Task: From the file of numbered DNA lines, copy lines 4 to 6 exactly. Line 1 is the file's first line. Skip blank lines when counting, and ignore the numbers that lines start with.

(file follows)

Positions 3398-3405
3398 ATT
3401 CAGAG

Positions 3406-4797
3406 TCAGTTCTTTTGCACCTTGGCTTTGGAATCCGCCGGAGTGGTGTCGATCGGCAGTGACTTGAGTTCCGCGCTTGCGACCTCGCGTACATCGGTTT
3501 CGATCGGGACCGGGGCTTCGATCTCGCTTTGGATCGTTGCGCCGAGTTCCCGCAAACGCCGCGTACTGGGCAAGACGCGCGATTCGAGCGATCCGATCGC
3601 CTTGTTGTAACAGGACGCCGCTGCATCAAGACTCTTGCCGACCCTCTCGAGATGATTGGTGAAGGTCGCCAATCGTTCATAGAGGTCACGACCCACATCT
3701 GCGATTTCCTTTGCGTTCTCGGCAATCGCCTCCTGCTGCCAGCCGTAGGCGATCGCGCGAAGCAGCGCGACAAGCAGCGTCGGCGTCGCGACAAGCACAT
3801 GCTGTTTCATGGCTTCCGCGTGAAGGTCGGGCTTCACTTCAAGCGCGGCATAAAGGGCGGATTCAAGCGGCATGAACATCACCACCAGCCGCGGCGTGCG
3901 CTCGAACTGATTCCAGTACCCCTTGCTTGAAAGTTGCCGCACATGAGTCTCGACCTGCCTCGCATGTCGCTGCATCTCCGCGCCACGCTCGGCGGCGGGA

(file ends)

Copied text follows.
Positions 3406-4797
3406 TCAGTTCTTTTGCACCTTGGCTTTGGAATCCGCCGGAGTGGTGTCGATCGGCAGTGACTTGAGTTCCGCGCTTGCGACCTCGCGTACATCGGTTT
3501 CGATCGGGACCGGGGCTTCGATCTCGCTTTGGATCGTTGCGCCGAGTTCCCGCAAACGCCGCGTACTGGGCAAGACGCGCGATTCGAGCGATCCGATCGC